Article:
...Refreshed from the swim, though a bit sheepish, the boys arrived at the Quayles’ home for lunch. Bacon, lettuce, and tomato, the all-American favorite. But the pineapple sandwich was new to Lyson—and delicious. The boys munched away while Beatrice propped her elbows on the table and rested her chin on folded hands, watching with ...

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pp. 125-142

...Night was well established when they arrived back at the Quayles’ home in Suffex. A note on the table read: “We’re over at Lyson’s new house. Come on over. Love, Beatrice.” “We?” puzzled the Captain. “Let’s go.” More cars than the people had ever seen in Islay were parked in the street around the house, and Andy had to park near the bandstand. As they walked back to the house, Lyson wondered aloud: “Somebody ...

Part Two: Drums

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pp. 145-154

...Lyson could not believe his eyes, the spectacle he found himself in, the likes of which he had never before seen. All along both sides of the street, in the block right where the American Insurance of the Deaf ought to be, were taverns and bookstores with painted-out windows and loud signs warning away minors. Inappropriately friendly women ...

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pp. 155-167

...Absurdly crazy! Here i am, Lyson C. Sulla, formerly of Washington, DC, ex-government clerk but now of Suffex in Islay. True, I was officially a statistician but in reality a mere pencil pusher—Lyson shook his head—now here I am, president of Islay Company but in reality a common, fawning salesman on the road! Rows and rows of corn stretched as far as he could see; so swift ...

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pp. 168-178

...Lyson was on the teletypewriter to Mary when Sandy came in to the motel room, bringing what she said was her son’s jogging outfit and sneakers. She insisted he needed these for the night she’d planned for the two of them. She herself had on a baby-blue jogging suit that Staring at the fleeting words almost hypnotized Lyson, so he was ...

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pp. 179-184

...Along the interstate in Wyoming grew Little Antarctica, a modern little truck stop that came into being because of its need to be right there on the freeway, miles from anywhere. In the early summer, although some green could be seen in scattered prairie grasses and sagebrush, the area was as bleak as in winter-time, and the traveler’s eyes brightened at the veritable forest of soaring signs proclaiming an oasis. Such an oasis signifies an exchange of ...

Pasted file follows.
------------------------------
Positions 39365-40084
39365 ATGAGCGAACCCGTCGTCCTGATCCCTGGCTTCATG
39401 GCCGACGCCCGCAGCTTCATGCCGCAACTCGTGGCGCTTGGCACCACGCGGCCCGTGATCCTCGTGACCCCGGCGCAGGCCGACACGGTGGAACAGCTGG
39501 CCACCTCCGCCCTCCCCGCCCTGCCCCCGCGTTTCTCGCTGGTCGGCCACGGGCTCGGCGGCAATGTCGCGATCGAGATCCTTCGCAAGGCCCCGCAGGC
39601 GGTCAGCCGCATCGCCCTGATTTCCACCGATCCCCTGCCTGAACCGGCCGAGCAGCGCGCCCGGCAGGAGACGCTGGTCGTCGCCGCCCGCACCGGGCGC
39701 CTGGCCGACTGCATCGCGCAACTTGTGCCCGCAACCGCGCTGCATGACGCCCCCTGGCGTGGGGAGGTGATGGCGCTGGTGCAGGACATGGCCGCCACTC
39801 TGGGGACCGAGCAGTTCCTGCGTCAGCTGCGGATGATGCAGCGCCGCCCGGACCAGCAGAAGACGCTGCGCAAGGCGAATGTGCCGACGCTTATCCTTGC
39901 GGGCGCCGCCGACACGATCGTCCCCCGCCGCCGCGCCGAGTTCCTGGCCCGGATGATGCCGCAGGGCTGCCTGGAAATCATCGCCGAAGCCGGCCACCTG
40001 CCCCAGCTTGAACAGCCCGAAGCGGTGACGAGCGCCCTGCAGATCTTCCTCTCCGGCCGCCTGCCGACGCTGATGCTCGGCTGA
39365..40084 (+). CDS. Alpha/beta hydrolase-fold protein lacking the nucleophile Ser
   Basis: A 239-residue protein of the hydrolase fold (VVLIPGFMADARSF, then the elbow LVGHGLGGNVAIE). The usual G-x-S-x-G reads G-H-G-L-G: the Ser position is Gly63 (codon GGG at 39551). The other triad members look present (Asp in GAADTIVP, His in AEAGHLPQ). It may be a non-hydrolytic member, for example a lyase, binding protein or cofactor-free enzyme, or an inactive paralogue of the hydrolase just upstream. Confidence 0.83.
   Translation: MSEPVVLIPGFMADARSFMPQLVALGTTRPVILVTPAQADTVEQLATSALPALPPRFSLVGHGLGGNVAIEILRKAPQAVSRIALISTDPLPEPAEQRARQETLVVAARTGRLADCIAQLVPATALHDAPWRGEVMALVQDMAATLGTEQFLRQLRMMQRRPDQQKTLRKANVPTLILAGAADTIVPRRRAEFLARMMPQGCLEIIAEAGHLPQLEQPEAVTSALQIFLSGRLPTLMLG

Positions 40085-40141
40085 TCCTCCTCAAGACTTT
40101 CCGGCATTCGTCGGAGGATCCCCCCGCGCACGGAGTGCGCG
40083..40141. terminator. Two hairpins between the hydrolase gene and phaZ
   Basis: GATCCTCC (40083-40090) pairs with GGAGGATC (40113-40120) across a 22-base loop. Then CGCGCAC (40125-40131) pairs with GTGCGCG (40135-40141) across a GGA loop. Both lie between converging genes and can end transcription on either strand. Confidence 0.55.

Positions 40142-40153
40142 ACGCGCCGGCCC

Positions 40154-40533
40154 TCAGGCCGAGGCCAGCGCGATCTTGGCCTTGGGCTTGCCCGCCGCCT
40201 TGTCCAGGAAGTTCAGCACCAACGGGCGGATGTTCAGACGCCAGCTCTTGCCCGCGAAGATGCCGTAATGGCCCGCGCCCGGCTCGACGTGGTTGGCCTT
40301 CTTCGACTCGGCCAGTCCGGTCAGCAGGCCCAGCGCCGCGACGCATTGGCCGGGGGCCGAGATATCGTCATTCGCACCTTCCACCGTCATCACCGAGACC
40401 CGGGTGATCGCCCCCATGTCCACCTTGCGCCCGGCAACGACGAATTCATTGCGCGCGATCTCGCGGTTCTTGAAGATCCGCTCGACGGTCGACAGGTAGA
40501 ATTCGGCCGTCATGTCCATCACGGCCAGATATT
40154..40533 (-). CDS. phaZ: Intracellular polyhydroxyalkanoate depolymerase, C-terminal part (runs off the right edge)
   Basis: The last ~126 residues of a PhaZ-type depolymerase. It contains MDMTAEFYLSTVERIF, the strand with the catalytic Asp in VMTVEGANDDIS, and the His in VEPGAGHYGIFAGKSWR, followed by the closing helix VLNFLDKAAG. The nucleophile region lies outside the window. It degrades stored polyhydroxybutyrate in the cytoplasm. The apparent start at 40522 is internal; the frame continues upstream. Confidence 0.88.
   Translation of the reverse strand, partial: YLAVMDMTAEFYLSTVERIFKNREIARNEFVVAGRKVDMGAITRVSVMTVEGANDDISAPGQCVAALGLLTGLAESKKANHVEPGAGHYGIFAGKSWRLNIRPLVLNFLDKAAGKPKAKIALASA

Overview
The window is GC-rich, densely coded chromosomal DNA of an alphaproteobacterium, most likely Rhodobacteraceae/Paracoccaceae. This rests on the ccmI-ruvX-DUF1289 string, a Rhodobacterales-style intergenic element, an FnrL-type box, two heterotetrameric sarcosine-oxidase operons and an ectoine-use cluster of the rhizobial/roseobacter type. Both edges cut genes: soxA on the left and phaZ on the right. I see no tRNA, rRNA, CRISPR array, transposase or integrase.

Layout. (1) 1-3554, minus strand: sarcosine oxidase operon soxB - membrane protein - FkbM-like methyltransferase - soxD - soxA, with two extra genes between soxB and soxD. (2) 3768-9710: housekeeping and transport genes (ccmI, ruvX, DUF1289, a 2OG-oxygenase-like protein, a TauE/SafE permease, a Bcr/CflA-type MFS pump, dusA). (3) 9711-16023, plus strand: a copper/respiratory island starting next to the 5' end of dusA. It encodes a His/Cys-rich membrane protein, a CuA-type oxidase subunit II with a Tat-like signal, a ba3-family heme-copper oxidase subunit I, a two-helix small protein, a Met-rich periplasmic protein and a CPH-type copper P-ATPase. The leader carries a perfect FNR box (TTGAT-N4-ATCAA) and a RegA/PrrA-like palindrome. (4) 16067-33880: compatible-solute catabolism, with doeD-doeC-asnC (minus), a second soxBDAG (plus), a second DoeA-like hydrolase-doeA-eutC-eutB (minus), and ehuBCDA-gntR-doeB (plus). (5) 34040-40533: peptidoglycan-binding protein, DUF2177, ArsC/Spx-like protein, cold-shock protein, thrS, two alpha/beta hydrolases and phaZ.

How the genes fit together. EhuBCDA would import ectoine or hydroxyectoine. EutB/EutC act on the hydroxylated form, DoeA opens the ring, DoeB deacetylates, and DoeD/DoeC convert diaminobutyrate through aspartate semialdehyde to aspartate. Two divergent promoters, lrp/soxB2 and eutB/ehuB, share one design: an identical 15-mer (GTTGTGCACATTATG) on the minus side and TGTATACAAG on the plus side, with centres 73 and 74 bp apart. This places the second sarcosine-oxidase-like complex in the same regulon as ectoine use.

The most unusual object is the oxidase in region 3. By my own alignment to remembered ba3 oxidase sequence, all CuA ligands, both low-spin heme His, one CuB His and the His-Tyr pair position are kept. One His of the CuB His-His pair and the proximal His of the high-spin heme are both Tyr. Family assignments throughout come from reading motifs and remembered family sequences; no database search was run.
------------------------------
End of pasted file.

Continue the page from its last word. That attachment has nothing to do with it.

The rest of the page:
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pp. 185-197

...Lyson was alone again in his genuine leather-covered seat, wheeling his way west. Already he was through the Rockies, having hardly noticed them, let alone Cheyenne and most of the other towns along the way even when stopping for fuel and food. Even as the signs said he was approaching Salt Lake City, Lyson remained unconscious of ...

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pp. 198-214

...The dinner Party at the Pankeys’ home began under the stars, outside on the lawn, softly lit by floodlights arranged among the shrubbery so that the light was filtered and indirect. This had the admirable effect that, while the lawn and tables were lit up, the stars and sky formed a contrasting canopy above. Lyson was transfixed by the immense depth ...

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pp. 215-227

...The Most Dear Reverend Calvin Dowie was down on his knees in the morning sunbeam, which was flooding through the tall, narrow window into his study as it did every morning before nine thirty, before the sun rose above the eaves, plunging the study into quiet shade. The sun felt wonderful on his uplifted face, penetrating his closed eyelids, so ...

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pp. 228-234

...Lyson was impressed with the new two-story building that housed Silent Electronics. Tastefully modern, with a mixture of brick, cedar, glass, and solar panels worked into a series of geometric shapes, arranged so that no one pattern was repeated anywhere. The landscaping was first rate, with palms, willows, eucalyptus, pines, hedges, flower ...

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pp. 235-248


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pp. 249-266

...The airplane began dropping and terror arose in Lyson. He could feel a ball of fear, heavy in his stomach, growing, sucking at the vitality of his body so that his limbs became weak and his mouth dry. No more would they be high above the world, a pie in the sky, remote from the affairs of man upon the ground. Very soon they would be discharged ...

Part Three: Cymbals

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pp. 269-275

...It took some doing and the help of some friends, including a carpenter skilled with compass and saw, but they got the big table, the one with the map of Islay and rivers painted on it, up on the roof and into the top room in the turret. The table had to be recut and two legs relocated to fit snugly against the inside curving wall of the turret. But ...